If you’re not ready to accept what’s in this post, that’s OK; read it anyway, put it in the background, and ignore it as long as you need to.
What you don’t like about someone else is what you don’t like about yourself. (This is a subset of “you can’t love someone else until you learn to love yourself,” a lovely piece of kitch I’m still evaluating.)
What I find annoying in someone else is always, always something I find annoying in myself. I’m sure I heard it before, but the first time I really remember hearing it was in a Landmark seminar. I had just done the introductory course, the Landmark Forum, and was with a hundred or so others who had as well. Visiting that evening was someone who’d been around for a few years–14, if memory serves–giving us all this advanced crap and straight talk we weren’t ready for. At least I wasn’t ready for it.
Well, it’s been most of 6 years since I did the Landmark Forum. Like slowly stepping into a hot tub, I’ve acclimated myself to the idea of looking at my own (perceived) failings when I see them in others.
The barrier to being willing to accept this point of view was the hatred–I mean serious, destructive, hatred–I carried towards those parts of myself I didn’t like. I don’t know how you get over that except to forgive yourself. The only way I’ve found, consciously, to forgive myself, is to have an ontological crisis about it. I do not recommend creating ontological crises where you don’t have to.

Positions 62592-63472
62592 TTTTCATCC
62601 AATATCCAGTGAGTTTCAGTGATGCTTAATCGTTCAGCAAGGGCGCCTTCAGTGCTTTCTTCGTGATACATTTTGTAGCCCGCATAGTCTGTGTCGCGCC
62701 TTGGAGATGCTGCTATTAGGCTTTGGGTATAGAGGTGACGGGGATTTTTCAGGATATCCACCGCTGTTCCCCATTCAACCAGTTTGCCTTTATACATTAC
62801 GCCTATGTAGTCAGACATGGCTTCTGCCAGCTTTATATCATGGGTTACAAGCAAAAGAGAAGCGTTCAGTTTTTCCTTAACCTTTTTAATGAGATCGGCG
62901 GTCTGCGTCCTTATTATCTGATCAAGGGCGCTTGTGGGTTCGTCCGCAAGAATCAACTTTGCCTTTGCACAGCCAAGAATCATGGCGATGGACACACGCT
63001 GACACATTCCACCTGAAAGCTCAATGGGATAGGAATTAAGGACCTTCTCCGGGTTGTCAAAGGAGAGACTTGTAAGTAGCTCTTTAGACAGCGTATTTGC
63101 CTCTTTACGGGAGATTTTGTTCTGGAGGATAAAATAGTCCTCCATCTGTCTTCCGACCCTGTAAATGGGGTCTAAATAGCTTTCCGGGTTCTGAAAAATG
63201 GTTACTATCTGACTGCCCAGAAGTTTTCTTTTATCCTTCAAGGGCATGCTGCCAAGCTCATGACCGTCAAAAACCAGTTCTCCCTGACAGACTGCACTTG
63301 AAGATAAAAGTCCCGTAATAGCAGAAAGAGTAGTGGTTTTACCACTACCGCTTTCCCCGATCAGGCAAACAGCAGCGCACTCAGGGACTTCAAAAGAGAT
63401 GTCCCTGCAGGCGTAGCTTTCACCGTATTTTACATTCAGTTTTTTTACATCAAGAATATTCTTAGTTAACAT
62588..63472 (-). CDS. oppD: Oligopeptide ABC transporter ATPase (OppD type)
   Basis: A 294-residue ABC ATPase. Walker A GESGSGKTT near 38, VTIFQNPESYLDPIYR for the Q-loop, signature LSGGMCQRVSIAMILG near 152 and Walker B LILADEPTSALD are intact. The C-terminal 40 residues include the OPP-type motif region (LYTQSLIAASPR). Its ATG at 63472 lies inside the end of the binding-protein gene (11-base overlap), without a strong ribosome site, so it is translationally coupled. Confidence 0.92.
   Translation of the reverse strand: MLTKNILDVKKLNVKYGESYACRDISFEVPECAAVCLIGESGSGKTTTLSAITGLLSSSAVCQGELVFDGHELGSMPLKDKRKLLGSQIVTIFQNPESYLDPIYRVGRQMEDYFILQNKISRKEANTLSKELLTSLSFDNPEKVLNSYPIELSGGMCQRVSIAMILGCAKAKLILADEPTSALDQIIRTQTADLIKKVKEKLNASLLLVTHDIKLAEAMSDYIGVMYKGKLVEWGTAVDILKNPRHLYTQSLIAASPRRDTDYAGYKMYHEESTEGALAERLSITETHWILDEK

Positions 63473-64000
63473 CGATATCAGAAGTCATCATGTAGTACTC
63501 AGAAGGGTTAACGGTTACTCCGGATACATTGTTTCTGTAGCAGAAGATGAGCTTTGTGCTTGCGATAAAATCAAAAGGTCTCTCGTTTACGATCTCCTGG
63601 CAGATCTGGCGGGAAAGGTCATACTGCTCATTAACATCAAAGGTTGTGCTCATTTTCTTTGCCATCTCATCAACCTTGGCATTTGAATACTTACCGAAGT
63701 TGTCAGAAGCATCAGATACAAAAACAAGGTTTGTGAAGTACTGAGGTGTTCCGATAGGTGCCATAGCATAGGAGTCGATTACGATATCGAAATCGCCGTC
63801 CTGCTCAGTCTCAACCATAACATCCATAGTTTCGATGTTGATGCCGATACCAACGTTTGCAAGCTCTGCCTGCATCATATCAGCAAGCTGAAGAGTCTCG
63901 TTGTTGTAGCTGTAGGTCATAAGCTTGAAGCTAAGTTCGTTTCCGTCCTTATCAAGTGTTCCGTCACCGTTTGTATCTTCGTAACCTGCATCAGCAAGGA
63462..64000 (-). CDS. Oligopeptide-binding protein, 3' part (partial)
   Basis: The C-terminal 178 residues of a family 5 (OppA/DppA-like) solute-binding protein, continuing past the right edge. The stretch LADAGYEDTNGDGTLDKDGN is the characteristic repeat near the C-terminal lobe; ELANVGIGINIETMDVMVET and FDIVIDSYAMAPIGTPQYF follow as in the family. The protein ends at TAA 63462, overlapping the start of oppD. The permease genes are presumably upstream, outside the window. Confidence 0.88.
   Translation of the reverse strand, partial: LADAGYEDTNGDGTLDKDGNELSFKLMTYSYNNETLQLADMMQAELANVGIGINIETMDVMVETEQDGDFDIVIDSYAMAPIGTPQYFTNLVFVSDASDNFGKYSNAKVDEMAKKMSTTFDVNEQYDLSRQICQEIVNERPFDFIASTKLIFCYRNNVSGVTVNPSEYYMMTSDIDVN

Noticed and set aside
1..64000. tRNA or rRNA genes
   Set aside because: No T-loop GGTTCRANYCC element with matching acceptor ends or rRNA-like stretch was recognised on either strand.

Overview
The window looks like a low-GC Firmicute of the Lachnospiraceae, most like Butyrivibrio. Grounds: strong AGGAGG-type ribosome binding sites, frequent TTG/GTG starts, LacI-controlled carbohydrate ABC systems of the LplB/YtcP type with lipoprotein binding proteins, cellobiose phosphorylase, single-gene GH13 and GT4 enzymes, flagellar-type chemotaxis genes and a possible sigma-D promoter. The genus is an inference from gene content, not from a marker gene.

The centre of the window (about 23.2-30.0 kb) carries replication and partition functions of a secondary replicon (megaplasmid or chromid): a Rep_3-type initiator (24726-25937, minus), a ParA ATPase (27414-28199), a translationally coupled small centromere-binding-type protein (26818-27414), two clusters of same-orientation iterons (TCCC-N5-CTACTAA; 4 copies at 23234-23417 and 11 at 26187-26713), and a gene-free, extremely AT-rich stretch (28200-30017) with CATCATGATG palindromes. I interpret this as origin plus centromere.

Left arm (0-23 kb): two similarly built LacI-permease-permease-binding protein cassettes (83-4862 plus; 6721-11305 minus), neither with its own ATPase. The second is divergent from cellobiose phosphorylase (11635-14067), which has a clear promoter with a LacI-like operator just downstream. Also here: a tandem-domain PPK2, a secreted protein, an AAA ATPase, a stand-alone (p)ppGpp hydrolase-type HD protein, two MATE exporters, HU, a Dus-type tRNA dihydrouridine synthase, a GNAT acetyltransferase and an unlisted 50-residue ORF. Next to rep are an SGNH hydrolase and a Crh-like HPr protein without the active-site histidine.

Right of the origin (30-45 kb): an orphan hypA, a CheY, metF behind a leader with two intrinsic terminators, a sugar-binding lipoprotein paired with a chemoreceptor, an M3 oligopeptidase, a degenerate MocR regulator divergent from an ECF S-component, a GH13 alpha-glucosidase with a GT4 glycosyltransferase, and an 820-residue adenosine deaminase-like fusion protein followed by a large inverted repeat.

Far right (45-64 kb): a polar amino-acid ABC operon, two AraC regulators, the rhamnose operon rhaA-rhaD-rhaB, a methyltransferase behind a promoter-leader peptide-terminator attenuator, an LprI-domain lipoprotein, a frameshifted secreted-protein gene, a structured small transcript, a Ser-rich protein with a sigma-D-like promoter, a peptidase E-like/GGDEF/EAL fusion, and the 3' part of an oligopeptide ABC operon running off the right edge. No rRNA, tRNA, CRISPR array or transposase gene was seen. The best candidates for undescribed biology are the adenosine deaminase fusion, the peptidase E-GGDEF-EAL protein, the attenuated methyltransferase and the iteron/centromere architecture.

Maybe meditating on forgiveness will help? I don’t know. I’m open to suggestions. (Note to self: I need to get email working on this site so y’all can sign up and post comments. Sorry I don’t have that working yet. It’s on the list.)
Anyway, the main point of this post, the reason I’m posting it, is to give everyone permission not to deal with things in these terms if you’re not ready to. It is absolutely OK to put this off. Take your time.
But if it wasn’t already, it is in your mind now, and it is eventually going to become part of your reality. You are going to start seeing yourself in others, and others in yourself. And to preserve your own sanity, you will need to take measures to change your perception of yourself and others: improve yourself, forgive yourself; improve others, forgive others.